According to a Texas Tech survey, 83% of satisfied customers are willing to refer a product or service but only 29% actually do so. From conversations with hundreds of business owners, I’ve found that there are two principal reasons for this gap. First, the product or service provider forgets to ask for a referral. Second, many professionals don’t want to be perceived as pushy—so they choose not to ask at all.

Yet it is important to understand that the key to getting more referrals is to ask for them. When I started asking for referrals, I received more in three months than I had in the previous year. Now, asking for referrals is an important part of my process of wrapping up a sale and following up with satisfied customers.

I’ve found the best way to ask for a referral is to let people know why I enjoy doing business with them in specific terms and how I would love to have more clients like them. This sometimes triggers an immediate referral. But, more often, I’m planting a seed that will result in a referral at a later time (sometimes years later). The beauty of asking for referrals this way is that my clients know exactly why I appreciate doing business with them—which strengthens our relationship and their loyalty.

If you feel awkward about asking for referrals, keep in mind that most people want to help others. So, if you provide great service and excellent products, you’re giving your customers an opportunity to provide value for the important people in their lives by referring you.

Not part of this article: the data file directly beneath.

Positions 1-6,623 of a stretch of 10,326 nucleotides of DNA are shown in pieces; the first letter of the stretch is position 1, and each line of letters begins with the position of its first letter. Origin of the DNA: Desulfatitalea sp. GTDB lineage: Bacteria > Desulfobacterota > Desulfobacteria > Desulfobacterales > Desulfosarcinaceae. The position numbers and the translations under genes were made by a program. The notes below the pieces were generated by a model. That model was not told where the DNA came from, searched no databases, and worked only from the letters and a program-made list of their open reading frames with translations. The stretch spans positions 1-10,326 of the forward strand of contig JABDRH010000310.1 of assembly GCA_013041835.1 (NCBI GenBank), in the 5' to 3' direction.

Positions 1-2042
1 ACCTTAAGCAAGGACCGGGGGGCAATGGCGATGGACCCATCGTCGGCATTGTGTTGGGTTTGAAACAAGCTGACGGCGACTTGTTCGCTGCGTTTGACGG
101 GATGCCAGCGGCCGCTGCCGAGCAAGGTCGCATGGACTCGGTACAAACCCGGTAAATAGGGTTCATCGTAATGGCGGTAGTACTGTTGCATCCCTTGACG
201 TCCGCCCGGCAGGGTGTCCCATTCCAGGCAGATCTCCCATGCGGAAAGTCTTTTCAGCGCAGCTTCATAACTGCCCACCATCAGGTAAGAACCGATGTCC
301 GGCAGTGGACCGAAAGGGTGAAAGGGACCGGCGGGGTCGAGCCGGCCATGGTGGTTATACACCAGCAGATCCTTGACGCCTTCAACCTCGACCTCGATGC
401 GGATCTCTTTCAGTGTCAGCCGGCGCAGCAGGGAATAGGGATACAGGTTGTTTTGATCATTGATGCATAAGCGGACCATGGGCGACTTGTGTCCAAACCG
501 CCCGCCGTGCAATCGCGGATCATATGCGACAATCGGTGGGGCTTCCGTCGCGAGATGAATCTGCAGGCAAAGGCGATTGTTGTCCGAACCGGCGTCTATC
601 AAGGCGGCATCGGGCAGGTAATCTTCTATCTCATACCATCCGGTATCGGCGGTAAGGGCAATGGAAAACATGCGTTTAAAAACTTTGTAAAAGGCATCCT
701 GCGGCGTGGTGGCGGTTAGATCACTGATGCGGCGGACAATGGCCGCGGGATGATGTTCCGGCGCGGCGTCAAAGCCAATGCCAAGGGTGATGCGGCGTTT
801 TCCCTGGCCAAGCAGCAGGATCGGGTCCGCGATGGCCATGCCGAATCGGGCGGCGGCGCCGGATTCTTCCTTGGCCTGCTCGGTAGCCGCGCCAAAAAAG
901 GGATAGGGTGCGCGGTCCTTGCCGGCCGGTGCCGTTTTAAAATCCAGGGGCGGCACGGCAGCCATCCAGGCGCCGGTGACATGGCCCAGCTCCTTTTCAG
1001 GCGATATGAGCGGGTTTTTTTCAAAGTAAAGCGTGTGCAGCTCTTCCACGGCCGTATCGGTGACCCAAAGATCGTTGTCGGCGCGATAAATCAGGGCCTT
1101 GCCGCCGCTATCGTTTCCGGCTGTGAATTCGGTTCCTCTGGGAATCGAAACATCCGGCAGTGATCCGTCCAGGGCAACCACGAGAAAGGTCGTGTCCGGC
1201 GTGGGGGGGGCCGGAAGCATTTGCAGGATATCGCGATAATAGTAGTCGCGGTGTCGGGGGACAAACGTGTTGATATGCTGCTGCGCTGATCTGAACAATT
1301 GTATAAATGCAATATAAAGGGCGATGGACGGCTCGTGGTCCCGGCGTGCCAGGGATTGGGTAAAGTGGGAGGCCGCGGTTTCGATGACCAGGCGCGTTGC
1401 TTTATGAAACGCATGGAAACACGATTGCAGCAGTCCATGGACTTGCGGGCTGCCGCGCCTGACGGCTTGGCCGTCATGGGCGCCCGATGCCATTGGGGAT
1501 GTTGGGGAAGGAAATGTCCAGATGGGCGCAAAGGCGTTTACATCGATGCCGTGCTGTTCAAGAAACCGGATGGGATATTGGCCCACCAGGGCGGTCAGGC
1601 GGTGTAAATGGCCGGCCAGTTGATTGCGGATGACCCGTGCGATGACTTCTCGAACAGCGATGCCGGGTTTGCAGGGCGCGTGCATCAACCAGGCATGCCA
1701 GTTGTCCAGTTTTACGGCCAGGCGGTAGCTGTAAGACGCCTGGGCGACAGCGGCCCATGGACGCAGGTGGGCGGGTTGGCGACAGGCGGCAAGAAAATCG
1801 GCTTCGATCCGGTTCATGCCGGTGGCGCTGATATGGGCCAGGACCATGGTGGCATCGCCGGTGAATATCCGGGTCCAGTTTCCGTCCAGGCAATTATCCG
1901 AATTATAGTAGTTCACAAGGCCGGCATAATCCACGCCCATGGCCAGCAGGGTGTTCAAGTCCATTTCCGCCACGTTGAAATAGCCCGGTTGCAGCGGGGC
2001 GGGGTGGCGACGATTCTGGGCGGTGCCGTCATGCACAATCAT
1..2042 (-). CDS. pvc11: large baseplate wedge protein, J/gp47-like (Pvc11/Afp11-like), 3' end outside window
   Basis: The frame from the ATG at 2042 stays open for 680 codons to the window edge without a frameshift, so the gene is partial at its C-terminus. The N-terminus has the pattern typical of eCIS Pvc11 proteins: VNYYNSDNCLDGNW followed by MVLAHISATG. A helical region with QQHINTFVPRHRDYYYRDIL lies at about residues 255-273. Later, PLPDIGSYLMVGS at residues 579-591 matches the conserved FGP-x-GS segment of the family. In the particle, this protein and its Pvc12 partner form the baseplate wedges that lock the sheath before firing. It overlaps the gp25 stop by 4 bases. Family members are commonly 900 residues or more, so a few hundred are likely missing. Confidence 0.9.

5. Express Gratitude.

I used to be a loyal customer of the men’s clothing department of a large department store. One salesman always provided wonderful personalized service and outstanding recommendations. He always followed up with a handwritten thank you card after I purchased an item, whether it was small or large. After he left the store, I stopped receiving thank you notes. And, without doing so intentionally, I stopped buying from the store even though they continued to send me expensive catalogs.

To avoid losing customers or referral sources, it’s essential to have a methodology in place for expressing gratitude. When somebody refers business to me, my first choice is to thank the referrer face-to-face. There’s something about gratitude expressed personally that no form of electronic communication can beat.

However, when my referral source is far away or unavailable to meet, I like to pick up the phone to say “thank you.”  Recently, I reached an old friend who said, “So great hearing from you! You’re the first person I’ve spoken with today. I’ve been connected to my computer all day.”

Also, when you call somebody to say thank you, you can ask questions about the person being referred to you. This can provide valuable insight that you would never discover elsewhere and which will allow you to prepare in advance—thereby increasing your chances of developing the rapport that leads to a sale.

Finally, while personal thank you cards are not common in the digital age, they are highly effective. They don’t get lost in crowded email inboxes or ignored like many paid marketing messages. Agents that send personal notes regularly keep doing so for one single reason: they work.

A Final Word

Referrals are too important to leave to chance. Develop and stick with a methodology for cultivating referrals and you’ll find it easy to grow your insurance agency one relationship at a time.

(This blog post was adapted from an article that I wrote for the 2016 Summer edition of The Oregon Agent, the official publication of the Independent Insurance Agents and Brokers of Oregon.)

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The Connector's Way by Patrick Galvin